Within every woman there is a wild and natural creature, a powerful force, filled with good instincts, passionate creativity, and ageless knowing. Her name is Wild Woman, but she is an endangered species. Though the gifts of wildish nature come to us at birth, society's attempt to "civilize" us into rigid roles has plundered this treasure, and muffled the deep, life-giving messages of our own souls. Without Wild Woman, we become over-domesticated, fearful, uncreative, trapped. 

The Anarchy of Stephen and Matilda by Stephen M. Taylor
Join Matilda Plantagenet in her violent struggle to overcome sexism in medieval England. Share her aspirations as she attempts to balance love and motherhood with the ultimate political career. Experience her frustrations as she battles sins of the flesh, dogmas of the Church and her archnemsis, the beguiling Stephen of Blois. (I am seriously hoping that this is not a novel but  non-fictional account of this period).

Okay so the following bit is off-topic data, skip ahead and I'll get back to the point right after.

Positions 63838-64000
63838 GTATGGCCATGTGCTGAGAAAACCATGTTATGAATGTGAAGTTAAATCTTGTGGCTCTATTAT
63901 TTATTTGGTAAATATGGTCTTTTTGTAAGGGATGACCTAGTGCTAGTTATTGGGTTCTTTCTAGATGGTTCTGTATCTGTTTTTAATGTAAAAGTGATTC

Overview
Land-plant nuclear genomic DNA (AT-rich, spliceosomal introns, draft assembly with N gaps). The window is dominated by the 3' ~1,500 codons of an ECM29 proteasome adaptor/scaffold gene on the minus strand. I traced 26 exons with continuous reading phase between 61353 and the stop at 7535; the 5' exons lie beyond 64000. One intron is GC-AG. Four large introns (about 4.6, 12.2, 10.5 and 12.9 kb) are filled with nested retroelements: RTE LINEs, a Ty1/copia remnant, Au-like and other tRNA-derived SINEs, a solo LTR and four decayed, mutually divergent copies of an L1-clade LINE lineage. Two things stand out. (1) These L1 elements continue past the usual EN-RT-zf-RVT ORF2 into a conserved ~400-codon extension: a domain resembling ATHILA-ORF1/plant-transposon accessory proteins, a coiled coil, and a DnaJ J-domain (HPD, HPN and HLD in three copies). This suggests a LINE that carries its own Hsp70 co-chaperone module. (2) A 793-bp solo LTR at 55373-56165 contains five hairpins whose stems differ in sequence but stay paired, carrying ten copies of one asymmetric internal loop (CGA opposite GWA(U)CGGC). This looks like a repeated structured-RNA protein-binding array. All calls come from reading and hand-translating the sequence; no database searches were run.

Monday, October 7, 2013

Review: Empress Dowager Cixi

Bel Mooney's review of Jung Chang's "Empress Dowager Cixi" from the Mail Online:
She was a version of Margaret Thatcher, in a different age, an alien culture. From humble origins yet a natural leader, she used a powerful mixture of intelligence and natural charm to get her way, fighting a single-minded path to the top.

Autocratic and determined, she would let few things or people stand in the way of her ambition to change history.

The lady knew how to manipulate men who were weaker - which was most, even in a male-dominated culture. Powerful rivals held no terror for her, and heaven help those who made her their enemy.